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8 March 2013

J.M. Coetzee, Jesus Christ & a visit to Adelaide

Lying prone in a front room of a Melbourne suburb, I’m reading this J.M. Coetzee essay about Aussie poet Les Murray. I did not previously know of Murray or his poems — my bad, my loss, he is apparently “the leading Australian poet of his generation.” Could be! At least I was quite struck by these lines excerpted in Coetzee’s piece:

(bird minds and ours are so pointedly visual):

a field all foreground, and equally all background,

like a painting of equality. Of infinite detailed extent

like God’s attention. Where nothing is diminished by perspective.

It’s interesting the way artists put themselves in God’s shoes. For example, here’s one impressionistic flash from Adelaide Writer’s Week¬†which took place simultaneous with Brassland’s program at Adelaide Festival. Coetzee now resides in Adelaide. He relocated there in 2002, just after retiring from his university position in South Africa, and just before winning the Nobel prize. Yet he seems, at best, a phantom presence.

For example, something of a recluse, Coetzee declined to appear in support of his new novel which has something to do with Jesus Christ. (Guilty as charged: I have not read it…yet.) He did, however, supply the festival with 75 signed copies of his book, a number of which remained unsold at the festival’s conclusion Thursday night. (Evidence pictured above.)

I’m a fan of Coetzee — especially his memoirs — and while the chilly nature of his prose is one of its appeals — his distance — I could not help but see a bit of comedy (unselfconscious self-parody?) in this gesture and in this state of affairs: a pile of unsold author signed copies on a work about Jesus. I may be giving undue credit for the good humor of the work itself. For example, in a summary of the book from Wikipedia:

The Childhood of Jesus, as its title was later revealed to be, was released March 2013, and concerning the early life of Jesus, particularly his struggles to free himself from the iron-fisted discipline of his long-suffering parents, get the girl, earn a decent wage, and find his place in an unforgiving world.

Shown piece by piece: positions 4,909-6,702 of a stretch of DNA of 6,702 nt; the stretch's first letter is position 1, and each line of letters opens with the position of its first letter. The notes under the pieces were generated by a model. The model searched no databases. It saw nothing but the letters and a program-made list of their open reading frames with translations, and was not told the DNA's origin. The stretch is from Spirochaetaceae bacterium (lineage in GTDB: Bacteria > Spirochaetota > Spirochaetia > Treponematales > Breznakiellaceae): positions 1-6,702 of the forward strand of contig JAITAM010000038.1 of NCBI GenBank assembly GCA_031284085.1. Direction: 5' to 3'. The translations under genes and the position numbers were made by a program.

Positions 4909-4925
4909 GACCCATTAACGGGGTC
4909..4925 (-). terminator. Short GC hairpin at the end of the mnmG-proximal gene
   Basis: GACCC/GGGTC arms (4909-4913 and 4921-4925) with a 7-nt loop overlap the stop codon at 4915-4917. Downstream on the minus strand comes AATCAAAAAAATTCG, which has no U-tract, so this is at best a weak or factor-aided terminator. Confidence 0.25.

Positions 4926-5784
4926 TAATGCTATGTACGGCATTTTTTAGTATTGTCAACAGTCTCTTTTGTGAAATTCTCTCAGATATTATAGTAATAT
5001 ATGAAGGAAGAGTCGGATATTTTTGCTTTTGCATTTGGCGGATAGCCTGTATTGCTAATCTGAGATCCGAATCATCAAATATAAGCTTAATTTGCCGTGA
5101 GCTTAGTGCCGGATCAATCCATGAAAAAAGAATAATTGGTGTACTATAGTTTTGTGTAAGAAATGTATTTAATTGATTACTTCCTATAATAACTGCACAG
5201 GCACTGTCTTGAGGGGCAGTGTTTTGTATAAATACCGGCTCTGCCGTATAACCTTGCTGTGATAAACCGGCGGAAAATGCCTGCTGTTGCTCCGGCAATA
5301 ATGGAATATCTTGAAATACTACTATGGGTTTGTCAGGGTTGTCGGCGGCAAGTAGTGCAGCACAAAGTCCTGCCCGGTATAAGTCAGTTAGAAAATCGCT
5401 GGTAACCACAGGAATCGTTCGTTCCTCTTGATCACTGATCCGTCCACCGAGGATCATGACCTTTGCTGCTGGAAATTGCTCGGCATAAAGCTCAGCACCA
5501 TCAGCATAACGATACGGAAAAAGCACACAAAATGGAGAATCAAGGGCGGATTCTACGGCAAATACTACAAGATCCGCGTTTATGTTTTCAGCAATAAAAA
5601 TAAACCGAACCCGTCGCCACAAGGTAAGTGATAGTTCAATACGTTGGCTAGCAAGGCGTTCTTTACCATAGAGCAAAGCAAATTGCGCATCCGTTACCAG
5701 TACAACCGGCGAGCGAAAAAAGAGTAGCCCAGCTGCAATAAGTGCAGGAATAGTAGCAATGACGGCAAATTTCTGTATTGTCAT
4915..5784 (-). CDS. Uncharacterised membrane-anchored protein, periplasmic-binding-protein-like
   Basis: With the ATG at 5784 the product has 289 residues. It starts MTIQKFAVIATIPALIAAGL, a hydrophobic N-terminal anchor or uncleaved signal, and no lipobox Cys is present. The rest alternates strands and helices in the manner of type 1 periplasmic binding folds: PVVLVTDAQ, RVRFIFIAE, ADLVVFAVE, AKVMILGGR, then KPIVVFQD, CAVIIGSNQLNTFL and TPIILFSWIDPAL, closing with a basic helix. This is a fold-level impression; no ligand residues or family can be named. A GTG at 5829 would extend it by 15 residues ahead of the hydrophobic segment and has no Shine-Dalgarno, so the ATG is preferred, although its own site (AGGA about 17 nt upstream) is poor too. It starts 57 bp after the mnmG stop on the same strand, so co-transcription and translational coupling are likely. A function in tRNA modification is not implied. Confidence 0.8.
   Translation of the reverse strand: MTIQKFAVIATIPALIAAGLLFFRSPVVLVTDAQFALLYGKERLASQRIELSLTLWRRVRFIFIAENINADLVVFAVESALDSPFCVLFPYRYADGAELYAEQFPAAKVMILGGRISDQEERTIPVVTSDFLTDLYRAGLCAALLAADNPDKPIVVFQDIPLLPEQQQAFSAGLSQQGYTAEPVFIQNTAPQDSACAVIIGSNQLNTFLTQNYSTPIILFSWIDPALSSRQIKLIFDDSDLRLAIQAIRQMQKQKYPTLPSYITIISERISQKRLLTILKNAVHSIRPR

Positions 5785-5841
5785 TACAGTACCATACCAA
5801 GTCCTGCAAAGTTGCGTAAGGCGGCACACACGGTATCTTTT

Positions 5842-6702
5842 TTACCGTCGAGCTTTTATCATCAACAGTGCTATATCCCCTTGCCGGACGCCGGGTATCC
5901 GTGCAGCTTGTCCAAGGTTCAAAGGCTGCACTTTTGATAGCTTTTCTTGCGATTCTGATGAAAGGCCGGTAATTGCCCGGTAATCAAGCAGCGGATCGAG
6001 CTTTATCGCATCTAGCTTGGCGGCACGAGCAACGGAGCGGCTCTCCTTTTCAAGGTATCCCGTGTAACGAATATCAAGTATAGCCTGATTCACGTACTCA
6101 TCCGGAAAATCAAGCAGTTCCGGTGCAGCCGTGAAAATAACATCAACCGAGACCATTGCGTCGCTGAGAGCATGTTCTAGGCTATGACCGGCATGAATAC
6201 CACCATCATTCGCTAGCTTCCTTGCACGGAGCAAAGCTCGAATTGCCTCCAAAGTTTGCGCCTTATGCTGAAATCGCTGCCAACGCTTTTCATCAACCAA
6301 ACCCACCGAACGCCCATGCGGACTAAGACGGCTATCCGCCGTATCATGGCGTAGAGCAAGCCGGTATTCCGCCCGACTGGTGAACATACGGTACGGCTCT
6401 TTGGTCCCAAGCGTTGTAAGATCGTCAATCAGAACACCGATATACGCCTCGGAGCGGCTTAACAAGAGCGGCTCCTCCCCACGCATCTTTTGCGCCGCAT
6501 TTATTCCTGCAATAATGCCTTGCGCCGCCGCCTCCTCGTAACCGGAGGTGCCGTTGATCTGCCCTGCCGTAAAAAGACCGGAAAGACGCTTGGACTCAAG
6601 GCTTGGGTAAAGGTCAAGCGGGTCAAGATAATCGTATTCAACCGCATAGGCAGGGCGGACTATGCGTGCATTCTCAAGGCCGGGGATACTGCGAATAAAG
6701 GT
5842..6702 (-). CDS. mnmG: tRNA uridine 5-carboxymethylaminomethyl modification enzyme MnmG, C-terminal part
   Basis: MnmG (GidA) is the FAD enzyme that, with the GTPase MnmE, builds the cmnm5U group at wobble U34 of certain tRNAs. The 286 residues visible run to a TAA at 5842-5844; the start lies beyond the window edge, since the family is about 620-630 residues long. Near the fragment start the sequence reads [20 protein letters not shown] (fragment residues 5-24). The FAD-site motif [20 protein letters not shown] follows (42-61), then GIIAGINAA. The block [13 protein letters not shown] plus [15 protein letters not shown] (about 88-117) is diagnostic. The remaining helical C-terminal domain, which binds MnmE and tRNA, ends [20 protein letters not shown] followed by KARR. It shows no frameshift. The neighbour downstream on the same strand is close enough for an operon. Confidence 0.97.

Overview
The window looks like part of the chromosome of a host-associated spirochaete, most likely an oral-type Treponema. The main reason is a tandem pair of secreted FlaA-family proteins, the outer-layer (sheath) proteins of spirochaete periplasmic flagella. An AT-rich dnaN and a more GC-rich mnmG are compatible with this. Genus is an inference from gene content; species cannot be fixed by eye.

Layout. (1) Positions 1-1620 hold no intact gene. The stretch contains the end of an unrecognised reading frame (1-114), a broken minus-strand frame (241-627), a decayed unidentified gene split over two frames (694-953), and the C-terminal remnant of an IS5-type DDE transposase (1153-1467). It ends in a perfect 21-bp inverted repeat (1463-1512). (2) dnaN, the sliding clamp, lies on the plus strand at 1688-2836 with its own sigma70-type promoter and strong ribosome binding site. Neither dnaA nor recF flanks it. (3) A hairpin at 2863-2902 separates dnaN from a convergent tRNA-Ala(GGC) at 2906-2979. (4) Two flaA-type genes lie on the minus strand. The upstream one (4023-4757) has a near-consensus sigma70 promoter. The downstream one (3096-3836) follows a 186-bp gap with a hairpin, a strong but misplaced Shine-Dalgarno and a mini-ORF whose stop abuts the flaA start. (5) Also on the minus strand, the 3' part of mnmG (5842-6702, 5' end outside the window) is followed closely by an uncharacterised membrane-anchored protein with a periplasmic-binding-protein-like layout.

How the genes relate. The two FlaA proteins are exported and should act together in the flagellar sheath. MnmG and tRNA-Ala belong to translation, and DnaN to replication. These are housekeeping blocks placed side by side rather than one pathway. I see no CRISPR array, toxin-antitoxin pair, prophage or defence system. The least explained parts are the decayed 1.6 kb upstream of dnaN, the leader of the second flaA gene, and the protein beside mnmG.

“Get the girl”?

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16 May 2012

Maurice

This picture appears in the fresh issue of The New Yorker. It’s Maurice Sendak in his backyard wearing a bathrobe, taken by Mariana Cook in 2005. I assume she’d be cool with me sharing it, just as I’m relatively sure the magazine’s owners might not be. So let’s willfully misread copyright law for a second here to emphasize feeling over legal regimes, k? (And, uh, using a bit of Napsterlogic, maybe it’s okay if I tell you to subscribe?)

Anyway, accompanying the photo was a touching interview excerpt in which he expresses some extreme self-knowledge. It’s somehow not strange at all that the best obituary on Sendak was written by himself. None of that nostalgic lost childhood bullshit that we (?) have been posting to our Facebook pages & Twitter feeds. Which goes to prove: speed is overrated, and there is no way to better understand a person than by spending an extended period of time not online but in one’s own head.

I am in my bathrobe in the front with my dog, Herman, who is a German shepard of unknowable age, because I refused to ever find out. I don’t want to know. I wish I didn’t know how old I was. This is far more than I expected, far more than I need, far more than I desire. I didn’t think I’d live this long…